“That which is not monitored is not managed.” – A wise System Administrator
Failure is a part of life. This is especially true in the world of IT. It is not a question of if, but when. The key to successful enterprise management is to know when things fail. This can only be accomplished through monitoring. The name of this art – Network Management. Well, actually it is more than network management, but I guess this is the title it gets because of its roots; kind of like the way we still say we are dialing the phone. A better name would be – Enterprise Management, which is starting to catch on, but the old IT folks won’t understand what you are talking about.
Monitoring the Enterprise
If a tree falls in the forest and no one hears it, did it really fall? Well, I don’t know the answer to that, but I do know that if a system fails, someone is going to hear it. The goal of the IT staff is to be the first one to hear it (or better yet, know that it is going to fall/fail). Nothing is more painful than having your customer point to a fallen tree and ask you if you heard it. You must listen to your forest (Enterprise).
Referring back to the Enterprise Architecture post, I view systems as collections of services. Going a bit further, services are composed of components. These components are computers, switches, storage (SAN, NAS), and a bunch of other stuff. Therefore; systems are composed of services, and services are composed of components. And, the collection of our systems, services, and components is our Enterprise.
So, what do we monitor? Simple, as much as we can – systems, services, and components. To simplify this discussion, let’s look at this in terms of levels; Systems, Services, and Components. At the top level, Systems, we are checking for functionality. For example, if the system was a website, we could perform an HTTP get to check the functionality of the site. To accomplish more detailed monitoring we might craft a special HTTP request that would exercise the services that make up the site. The data returned from this HTTP request could then be analyzed to determine if the site was operating normally. In the case of Services, well, basically we are doing the same thing, keeping in mind that services are systems. So looking at the website again, we connect to its database and run some queries to gather status information. For the Components we can use SNMP to collect a whole bunch of data. In the case of a computer we would collect CPU data, disk information, memory usage, process data, and more. For switches and routers; system performance (CPU and memory), port information (usage, up/down status, error counts, etc.), and routing data (updates, errors, etc.). The more data we collect, the more likely we are to identify issues.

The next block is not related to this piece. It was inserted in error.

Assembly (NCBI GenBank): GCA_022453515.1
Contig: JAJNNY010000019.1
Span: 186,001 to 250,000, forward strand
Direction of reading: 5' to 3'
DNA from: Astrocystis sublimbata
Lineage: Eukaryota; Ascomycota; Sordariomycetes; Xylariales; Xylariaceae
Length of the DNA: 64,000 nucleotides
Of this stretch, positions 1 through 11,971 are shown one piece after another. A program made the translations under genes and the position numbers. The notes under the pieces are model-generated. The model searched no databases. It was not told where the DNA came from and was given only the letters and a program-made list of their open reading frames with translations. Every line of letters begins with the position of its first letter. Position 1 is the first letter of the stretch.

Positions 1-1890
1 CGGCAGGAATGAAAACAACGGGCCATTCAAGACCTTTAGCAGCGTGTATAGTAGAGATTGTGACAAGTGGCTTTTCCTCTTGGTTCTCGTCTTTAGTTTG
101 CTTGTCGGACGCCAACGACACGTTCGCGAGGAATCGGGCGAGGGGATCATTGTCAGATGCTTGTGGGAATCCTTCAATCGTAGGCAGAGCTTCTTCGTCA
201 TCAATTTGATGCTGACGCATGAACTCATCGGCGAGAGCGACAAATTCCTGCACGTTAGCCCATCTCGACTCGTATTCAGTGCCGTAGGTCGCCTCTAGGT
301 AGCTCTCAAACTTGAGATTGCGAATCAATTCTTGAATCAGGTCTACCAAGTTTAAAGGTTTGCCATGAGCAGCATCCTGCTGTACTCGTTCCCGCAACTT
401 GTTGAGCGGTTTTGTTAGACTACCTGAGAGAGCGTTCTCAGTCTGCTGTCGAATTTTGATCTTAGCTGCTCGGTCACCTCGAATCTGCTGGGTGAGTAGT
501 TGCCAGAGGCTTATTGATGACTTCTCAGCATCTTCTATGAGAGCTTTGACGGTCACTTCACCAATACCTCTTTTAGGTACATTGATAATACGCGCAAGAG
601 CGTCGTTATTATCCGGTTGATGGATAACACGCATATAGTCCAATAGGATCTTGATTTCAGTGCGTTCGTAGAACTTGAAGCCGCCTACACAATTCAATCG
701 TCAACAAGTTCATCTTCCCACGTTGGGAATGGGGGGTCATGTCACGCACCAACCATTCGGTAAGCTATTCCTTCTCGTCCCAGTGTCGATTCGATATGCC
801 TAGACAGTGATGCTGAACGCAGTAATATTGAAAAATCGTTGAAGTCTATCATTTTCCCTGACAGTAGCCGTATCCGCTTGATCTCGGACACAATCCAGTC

At each level we are collecting data that will be use to determine the operational status of all of the parts that make up a system; as well monitoring the system itself. Why not just monitor the system? Monitoring all of the supporting services and components allows us to quickly address the actual cause of a problem. If we know what caused the problem, we can fix it. The website is down is not enough information. Is the actual problem the server, switch, load balancer, router, database, firewall, or the user? Not knowing leaves a lot of things to check. If we are monitoring all of the supporting services and components we will know what is wrong and our efforts to fix the problem can be focused on what is broken.
When we monitor the Enterprise in terms of its architecture, we do not really need the “system” level monitoring, because we will be monitoring all of the services that comprise the system. Well, ok this is not really completely true. The point is that in most cases, if we are monitoring components and services, problems that affect systems will be identified at a lower level. And if the relationship of services to systems is know, and maybe even incorporated into or monitoring tool(s), we will understand why a system is down based on lower level issues. This is the goal – service and component level monitoring of the systems, for the whole Enterprise.
All right, here is the truth, you can never get there. The problem you run into is Zeno’s paradox of Achilles and the tortoise. Once you monitor half of the stuff, there is still half to go. You can get close, but close is all you can do. That being said, it is well worth the effort. Most basic stuff can be addressed quickly and easily with open source tools like Zenoss and Nagios. And as your monitoring solution matures it will become more effective. Just keep in mind that the task is never done. The more you monitor, the less you will miss.
Navstar has successfully implemented Enterprise level monitoring and capacity planning solutions for our customers. At the Department of Treasury we implemented a complete solution based on open source tools. At the core of the solution are Zenoss and Cacti. We can help you get there too.
So what are you waiting on? Start monitoring.